Finally instinct took over, and–curse all the dogs of this world and the moon–I swallowed.

The Evil One released me at once. And. Patted. Me. On. The. Head.

“Was that so hard?” she said, and as the door closed, I heard her say, “No, no problem at all. She’s a little lamb.”

I moved her name up in the lawsuit to primary defendant. You’ll get yours, Missy. Just you wait.

Owen tells me it may be next summer before my case comes to court. That’s fine. Revenge is a dish best served cold. I am very good at waiting….





Filed under animal rescue, Big Stone Gap, humor, Little Bookstore of Big Stone Gap, reading, small town USA, VA, writing

She was Young, Lithe, Long-tailed…

cat romanceJack’s weekly guest blog

The other morning I idly watched our two staff kittens, Owen Meany (male) and Nike (female) rolling around in a clinch (heated embrace) in front of the paperback romances. And I was struck by a thought.

We have far too many romances and are having trouble shifting them, despite every conceivable (hah!) kind of discount or clever bundling. But my wife the author is always laughing about something known as “kitten cover theory.” Basically, the fastest way to sell a book is to put a kitten on its cover.

And we know for a fact that ‘cozy’ mysteries that involve cats or kittens fly off the shelf. . .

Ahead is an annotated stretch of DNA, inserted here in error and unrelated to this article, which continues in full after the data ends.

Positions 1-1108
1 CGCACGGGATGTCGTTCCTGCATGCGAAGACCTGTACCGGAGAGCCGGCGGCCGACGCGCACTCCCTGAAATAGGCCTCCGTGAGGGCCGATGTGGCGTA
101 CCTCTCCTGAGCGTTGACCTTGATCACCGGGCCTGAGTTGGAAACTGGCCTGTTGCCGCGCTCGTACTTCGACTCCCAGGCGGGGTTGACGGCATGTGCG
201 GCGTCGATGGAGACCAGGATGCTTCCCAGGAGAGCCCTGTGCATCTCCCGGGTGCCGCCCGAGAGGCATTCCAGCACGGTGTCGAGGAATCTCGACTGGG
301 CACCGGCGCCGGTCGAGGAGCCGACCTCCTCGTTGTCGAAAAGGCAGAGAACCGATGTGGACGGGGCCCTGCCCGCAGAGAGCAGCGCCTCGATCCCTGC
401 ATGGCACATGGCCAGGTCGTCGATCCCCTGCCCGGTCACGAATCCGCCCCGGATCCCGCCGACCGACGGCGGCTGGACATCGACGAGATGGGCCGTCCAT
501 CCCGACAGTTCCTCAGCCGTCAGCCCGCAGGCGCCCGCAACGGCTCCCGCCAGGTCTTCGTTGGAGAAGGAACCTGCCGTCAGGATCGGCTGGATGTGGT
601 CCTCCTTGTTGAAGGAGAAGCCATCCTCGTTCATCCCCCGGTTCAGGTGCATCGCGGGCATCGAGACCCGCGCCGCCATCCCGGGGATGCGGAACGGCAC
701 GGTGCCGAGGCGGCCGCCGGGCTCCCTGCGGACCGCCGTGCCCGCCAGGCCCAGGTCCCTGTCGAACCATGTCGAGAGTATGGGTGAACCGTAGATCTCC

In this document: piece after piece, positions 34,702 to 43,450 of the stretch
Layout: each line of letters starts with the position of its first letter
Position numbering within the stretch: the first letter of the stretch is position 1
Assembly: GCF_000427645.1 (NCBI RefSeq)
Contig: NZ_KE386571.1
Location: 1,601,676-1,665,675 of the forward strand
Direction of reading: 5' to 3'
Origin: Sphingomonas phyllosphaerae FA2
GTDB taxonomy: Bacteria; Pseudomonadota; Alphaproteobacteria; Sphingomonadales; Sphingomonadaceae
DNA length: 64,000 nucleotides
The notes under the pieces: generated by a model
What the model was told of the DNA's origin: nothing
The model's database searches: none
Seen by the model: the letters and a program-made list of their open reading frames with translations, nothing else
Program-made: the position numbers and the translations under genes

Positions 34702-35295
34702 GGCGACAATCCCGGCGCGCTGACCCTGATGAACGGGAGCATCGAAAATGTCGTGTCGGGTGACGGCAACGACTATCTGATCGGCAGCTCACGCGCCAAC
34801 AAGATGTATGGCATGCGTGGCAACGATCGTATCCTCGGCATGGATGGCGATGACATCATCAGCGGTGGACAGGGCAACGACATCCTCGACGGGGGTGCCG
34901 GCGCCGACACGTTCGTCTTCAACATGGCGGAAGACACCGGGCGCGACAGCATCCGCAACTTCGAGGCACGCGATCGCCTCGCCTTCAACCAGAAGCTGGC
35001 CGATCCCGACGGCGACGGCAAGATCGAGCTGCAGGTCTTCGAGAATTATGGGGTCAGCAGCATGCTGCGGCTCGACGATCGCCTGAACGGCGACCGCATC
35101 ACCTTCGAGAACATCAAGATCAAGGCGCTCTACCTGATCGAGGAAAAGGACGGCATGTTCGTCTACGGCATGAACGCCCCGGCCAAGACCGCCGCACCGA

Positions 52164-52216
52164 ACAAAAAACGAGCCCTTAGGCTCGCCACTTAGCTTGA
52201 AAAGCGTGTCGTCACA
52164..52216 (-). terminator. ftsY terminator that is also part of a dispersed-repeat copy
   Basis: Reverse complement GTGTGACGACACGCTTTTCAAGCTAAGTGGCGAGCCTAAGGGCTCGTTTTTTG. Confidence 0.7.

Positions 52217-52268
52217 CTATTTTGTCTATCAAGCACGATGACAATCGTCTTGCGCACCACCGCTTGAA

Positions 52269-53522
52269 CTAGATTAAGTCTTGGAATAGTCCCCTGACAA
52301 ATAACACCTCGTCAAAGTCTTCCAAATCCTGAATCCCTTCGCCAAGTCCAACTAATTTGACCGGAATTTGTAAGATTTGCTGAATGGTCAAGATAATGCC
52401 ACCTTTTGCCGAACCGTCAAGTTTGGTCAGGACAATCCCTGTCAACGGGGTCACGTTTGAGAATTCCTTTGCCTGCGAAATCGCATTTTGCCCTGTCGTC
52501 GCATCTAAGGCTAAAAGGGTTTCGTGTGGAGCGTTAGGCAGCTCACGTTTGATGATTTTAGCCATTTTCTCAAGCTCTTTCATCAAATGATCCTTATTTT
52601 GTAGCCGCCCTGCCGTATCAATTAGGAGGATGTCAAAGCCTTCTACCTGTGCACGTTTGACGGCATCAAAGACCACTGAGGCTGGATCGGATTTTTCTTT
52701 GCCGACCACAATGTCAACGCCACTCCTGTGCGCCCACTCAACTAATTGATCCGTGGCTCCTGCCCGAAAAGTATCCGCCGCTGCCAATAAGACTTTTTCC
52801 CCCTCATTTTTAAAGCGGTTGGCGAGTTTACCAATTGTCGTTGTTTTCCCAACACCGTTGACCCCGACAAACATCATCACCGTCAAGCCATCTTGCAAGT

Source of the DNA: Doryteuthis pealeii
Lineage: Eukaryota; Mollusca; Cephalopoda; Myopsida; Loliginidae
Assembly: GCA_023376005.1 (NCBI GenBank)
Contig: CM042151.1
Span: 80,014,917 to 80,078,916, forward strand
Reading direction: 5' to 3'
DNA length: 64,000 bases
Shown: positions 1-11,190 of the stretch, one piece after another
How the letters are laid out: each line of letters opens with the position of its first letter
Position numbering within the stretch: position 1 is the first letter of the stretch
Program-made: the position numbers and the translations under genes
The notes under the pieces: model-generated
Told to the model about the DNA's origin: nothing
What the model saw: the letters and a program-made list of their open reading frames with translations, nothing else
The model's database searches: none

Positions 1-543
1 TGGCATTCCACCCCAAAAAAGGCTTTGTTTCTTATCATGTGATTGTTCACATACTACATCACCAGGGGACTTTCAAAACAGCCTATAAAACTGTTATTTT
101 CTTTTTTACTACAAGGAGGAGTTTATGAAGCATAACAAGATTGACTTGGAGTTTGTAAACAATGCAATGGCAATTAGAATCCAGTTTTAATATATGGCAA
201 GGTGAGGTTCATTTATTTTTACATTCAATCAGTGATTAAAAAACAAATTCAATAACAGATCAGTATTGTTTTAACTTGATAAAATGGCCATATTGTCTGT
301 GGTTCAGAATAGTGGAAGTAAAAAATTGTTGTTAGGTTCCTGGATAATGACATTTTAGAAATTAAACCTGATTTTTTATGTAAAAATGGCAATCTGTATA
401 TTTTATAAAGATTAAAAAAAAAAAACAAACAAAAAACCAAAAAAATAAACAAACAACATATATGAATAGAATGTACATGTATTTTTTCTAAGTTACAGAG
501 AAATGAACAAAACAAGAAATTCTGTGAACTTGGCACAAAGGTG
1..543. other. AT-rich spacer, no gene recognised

. . . so I wonder if paperback romances involving love-struck kittens mightn’t be a sure-fire seller? Nike tends to come off worst from her encounters with Owen – frequently with a scratch or a bruise. Hickies, in essence.

Titles began to appear in my imagination. ” Catermauling Lover,” “Kitten Canoodle,”  “My Highland Wildcat” –  –  –

Then cover art with muscular toms and shapely tabbies rolling around in each other’s paws.

The blurbs on the back of romances have always amused us and so I began to write them in my mind –

“She was young, lithe, and long-tailed. He was lean, mean, a real street tough whose whiskers quivered with desire….”

Well, that will be quite enough of that.

What makes this all a bit academic, though, is that Owen Meany isn’t quite the man he used to be and Nike is, even as I write, having a small ‘procedure’ carried out by Dr. Beth. So all future clinches will be purely platonic for both of them. Perhaps that adds to the romance?


Filed under animal rescue, bad writing, Big Stone Gap, humor, reading, small town USA, Uncategorized

The Chair Rests

We’re back on schedule! Jack blogs on Wednesdays.

Today I sing (well, type) of chairs and the strange mechanisms of Jack and Wendy’s mind.

No, don’t worry; this blog remains family-friendly….

We’ve been here six years now and until recently kept a set of wooden chairs in a bathroom cupboard, where they took up valuable storage space and were bloody awkward to get when we have events (and that’s often).

The other day, in a fit of “I must have this space” more than “Eureka!” I just distributed them around the odd corners of the bookstore as a temporary measure. Right after this, the “brass monkeys” weather (if you don’t know that saying, google it; this blog remains family-friendly) brought folk in whom we’d never seen before, passersby just looking to get warm. They bought a cup of coffee and obviously felt they should act appropriately in the store, so they sat down in the chairs and read books.